Mallets are the driving force behind chisels, the workhorses of hand-tool woodworking. For a couple of years I’ve owned a cheap wooden mallet that was mass produced in some far-flung country and, although it worked fine, it had no character. This weekend I made a mallet that’s imbued with meaning and should last for the rest of my life. The head is made from American white oak—the king of the forest—leftover from my boatbuilding project in 2012. The handle is made from pecan sapwood that came from a tree that grew at my best friend’s rural, childhood home. Through the years, my friend and I have spent untold hours there hanging out and having loads of fun; it’s one of my favorite places to be. Just after Christmas in 2013, my carpenter grandpa helped me mill one of the pecan logs in his workshop and I’ve had the wood drying for a year and a half, waiting for a special project like this mallet. The handle is held in place by wedges of walnut that I got in Virginia when I lived there.
The finished tool has a sturdy solidness and weight in my hand, physically and symbolically. When I hold this mallet and use it in my woodworking, I’ll be holding a tool whose parts are tied to people and places that mean so much to me. I’ll think of my friend and her family and the memories we’ve made and I’ll think, too, of my grandpa, who’s fighting cancer. A tool as simple as a mallet can be used not only to strike chisels, but also to strike a chord of memory.
I recently moved back to the Midwest after living for five and a half years in the Washington, D.C., area. I’ve been doing a lot of reflecting and reminiscing and my mind sometimes returns to Gravelly Point, one of the capital’s lesser-known attractions. From Gravelly Point I could see many of the things I loved about the city: the Washington Monument, the distant, gleaming white Capitol dome with the Library of Congress’ Thomas Jefferson Building nearby, and the stately Potomac River speckled with sailboats. Gravelly Point was a place to which I enjoyed taking visitors and a place where I sometimes went just to be outside and have some time for reflection. It also happens to be one of the best plane-spotting locations in the United States.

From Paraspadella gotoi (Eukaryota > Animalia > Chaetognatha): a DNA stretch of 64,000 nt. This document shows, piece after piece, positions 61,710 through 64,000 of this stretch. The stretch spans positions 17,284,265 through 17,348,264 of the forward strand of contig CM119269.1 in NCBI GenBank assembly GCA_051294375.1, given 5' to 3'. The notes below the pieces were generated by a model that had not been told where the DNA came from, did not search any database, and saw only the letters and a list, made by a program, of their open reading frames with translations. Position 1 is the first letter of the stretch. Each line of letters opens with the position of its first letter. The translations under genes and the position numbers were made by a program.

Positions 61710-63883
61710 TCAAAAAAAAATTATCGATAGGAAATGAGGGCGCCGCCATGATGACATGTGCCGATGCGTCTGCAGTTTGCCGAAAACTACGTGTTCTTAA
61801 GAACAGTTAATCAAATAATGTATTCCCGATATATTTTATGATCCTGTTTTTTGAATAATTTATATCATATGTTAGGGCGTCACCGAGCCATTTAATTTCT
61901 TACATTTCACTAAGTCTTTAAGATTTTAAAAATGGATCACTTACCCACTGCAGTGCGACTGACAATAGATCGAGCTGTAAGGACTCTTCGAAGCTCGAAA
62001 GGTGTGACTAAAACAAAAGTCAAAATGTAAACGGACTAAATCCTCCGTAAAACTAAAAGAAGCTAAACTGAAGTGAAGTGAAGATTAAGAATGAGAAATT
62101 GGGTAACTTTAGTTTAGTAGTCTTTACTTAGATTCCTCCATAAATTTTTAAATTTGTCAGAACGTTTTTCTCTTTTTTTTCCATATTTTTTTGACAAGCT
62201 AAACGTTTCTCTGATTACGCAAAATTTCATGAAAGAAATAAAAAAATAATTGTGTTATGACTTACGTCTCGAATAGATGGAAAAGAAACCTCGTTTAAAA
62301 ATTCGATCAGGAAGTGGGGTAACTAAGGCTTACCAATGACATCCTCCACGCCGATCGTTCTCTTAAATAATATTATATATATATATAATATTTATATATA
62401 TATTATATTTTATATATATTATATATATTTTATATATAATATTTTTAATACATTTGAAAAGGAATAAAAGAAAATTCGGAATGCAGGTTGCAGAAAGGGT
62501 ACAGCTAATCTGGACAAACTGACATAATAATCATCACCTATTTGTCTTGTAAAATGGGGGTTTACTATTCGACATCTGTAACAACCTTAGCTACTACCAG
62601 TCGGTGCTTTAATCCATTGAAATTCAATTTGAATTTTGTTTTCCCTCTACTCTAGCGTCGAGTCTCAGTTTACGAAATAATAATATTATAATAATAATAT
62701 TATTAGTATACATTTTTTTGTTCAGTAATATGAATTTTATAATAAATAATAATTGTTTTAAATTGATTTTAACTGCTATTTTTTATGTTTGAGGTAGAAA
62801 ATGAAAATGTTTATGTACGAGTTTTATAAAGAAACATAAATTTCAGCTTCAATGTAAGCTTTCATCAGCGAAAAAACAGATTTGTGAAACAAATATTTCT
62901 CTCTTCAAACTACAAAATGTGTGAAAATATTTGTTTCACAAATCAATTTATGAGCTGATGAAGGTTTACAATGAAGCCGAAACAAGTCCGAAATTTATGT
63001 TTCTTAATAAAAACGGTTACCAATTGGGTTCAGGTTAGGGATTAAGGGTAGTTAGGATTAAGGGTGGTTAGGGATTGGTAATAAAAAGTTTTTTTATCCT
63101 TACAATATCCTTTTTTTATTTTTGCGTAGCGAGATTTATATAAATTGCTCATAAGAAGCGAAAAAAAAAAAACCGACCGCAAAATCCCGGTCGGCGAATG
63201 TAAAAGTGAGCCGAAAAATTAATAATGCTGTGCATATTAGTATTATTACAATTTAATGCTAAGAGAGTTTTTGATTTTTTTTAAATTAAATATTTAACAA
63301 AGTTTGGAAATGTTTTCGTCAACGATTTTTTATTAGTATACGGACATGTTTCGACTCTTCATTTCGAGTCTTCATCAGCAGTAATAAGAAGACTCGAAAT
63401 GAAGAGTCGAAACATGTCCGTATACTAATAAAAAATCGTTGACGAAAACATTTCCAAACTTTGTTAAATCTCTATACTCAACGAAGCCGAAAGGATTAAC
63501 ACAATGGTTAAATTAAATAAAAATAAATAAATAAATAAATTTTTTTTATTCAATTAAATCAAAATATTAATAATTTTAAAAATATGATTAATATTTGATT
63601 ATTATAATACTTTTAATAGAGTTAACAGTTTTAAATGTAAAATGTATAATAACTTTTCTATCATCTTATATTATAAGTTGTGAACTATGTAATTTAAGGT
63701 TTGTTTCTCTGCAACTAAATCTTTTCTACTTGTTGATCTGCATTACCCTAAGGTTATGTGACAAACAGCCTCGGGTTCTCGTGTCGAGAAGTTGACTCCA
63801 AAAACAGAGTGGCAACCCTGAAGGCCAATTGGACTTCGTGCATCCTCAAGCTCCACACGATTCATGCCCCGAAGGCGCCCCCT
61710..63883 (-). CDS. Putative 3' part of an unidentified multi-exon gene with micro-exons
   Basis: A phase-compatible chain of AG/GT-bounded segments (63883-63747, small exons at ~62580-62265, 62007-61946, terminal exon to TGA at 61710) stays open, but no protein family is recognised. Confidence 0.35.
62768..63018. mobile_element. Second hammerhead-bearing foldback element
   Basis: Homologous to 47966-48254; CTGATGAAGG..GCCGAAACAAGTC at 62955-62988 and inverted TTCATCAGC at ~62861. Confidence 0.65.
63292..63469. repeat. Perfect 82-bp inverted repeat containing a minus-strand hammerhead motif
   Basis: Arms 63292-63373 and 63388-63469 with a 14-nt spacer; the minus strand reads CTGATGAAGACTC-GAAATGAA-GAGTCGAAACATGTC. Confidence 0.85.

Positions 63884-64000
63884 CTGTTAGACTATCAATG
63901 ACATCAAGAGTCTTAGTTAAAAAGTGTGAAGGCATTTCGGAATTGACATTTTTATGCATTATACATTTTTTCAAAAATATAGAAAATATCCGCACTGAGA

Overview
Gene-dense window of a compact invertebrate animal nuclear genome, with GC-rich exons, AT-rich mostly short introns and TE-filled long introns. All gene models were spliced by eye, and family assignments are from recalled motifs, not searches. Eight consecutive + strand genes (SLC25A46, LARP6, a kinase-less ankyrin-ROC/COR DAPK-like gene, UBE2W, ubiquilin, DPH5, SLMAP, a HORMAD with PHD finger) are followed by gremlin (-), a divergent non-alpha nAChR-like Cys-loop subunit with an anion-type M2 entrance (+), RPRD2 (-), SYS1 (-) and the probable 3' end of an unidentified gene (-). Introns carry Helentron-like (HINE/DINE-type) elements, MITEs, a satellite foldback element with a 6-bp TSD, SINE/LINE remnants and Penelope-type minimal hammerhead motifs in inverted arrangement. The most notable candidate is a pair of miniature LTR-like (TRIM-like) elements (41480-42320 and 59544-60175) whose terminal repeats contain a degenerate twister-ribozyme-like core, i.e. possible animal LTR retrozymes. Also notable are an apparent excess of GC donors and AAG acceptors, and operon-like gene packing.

I’ve always been a transportation enthusiast with an interest in ships and boats, trains, and planes. The first time I flew was on a hot summer day when my parents and I went to the “Fly-In/Drive-In Pancake Breakfast” at the Macomb Municipal Airport near where I grew up in Illinois. Demonstration flights were on offer and, though it’s hard to believe, my mom agreed to go up in a small plane. A few years later, we flew to New York and I still have photos I took through the window on my first jet flight as we climbed steeply over the railroad yards near O’Hare Airport in Chicago. Thanks to my grandparents, I was able to take a short flying class in Lawrenceville, Illinois, when I was 14, the culmination of which was fifteen minutes at the controls of a Cessna. In the summer of 2012, I had the privilege of going up with a friend of a friend, a former Air Force pilot and instructor, for a short flight over Annapolis and Baltimore, Maryland. I’ve never had a desire to get a pilot’s license, preferring rather to leave that to the professionals, but I’ve had a long fascination with flight and enjoy flying and learning about it. David Lodge summed up the feeling in his novel Small World:
To some people, there is no noise on earth as exciting as the sound of three or four big fan-jet engines rising in pitch, as the plane they are sitting in swivels at the end of the runway and, straining against its brakes, prepares for takeoff. The very danger in the situation is inseparable from the exhilaration it yields. You are strapped into your seat now, there is no way back, you have delivered yourself into the power of modern technology. You might as well lie back and enjoy it.
Gravelly Point is a place where you can experience that thrill Lodge describes from outside the airplane from a vantage that’s just about as close as the general public can get. Most tourists and travelers only see Gravelly Point as they land and depart from Washington National Airport (DCA) but it’s easy to get to on foot or by car and a few times I even jogged there from the Arlington Cemetery Metro stop. Gravelly Point is maintained by the National Park Service and sits at the north end of the airport’s runway 1/19, under the direct flight path of approaching and departing aircraft. The plane-spotting is prime when the wind is from the south. With that wind direction planes approach over the Potomac River to the north, bank right to line up with the runway over Gravelly Point, and fly low over the park before leveling off and touching down. A few seconds after the planes pass overhead, you can often hear the wind vortices swirling above.
Like those vortices, many fond memories of Gravelly Point have been swirling in my head. Shortly after meeting my partner, Emily, I took her there despite the cold, uncomfortable wind that day. I’ve taken family members there who were in town visiting and it makes me happy to remember the wonder and amazement the place stirred in them. And twice in the summer of 2014, when Emily had to take long trips for work, I spent time in contemplation at the park after dropping her off at the airport. Gravelly Point was a refuge for me in the city and gave me access to many things I love: water, boats and planes, green grass, and the limitless sky above.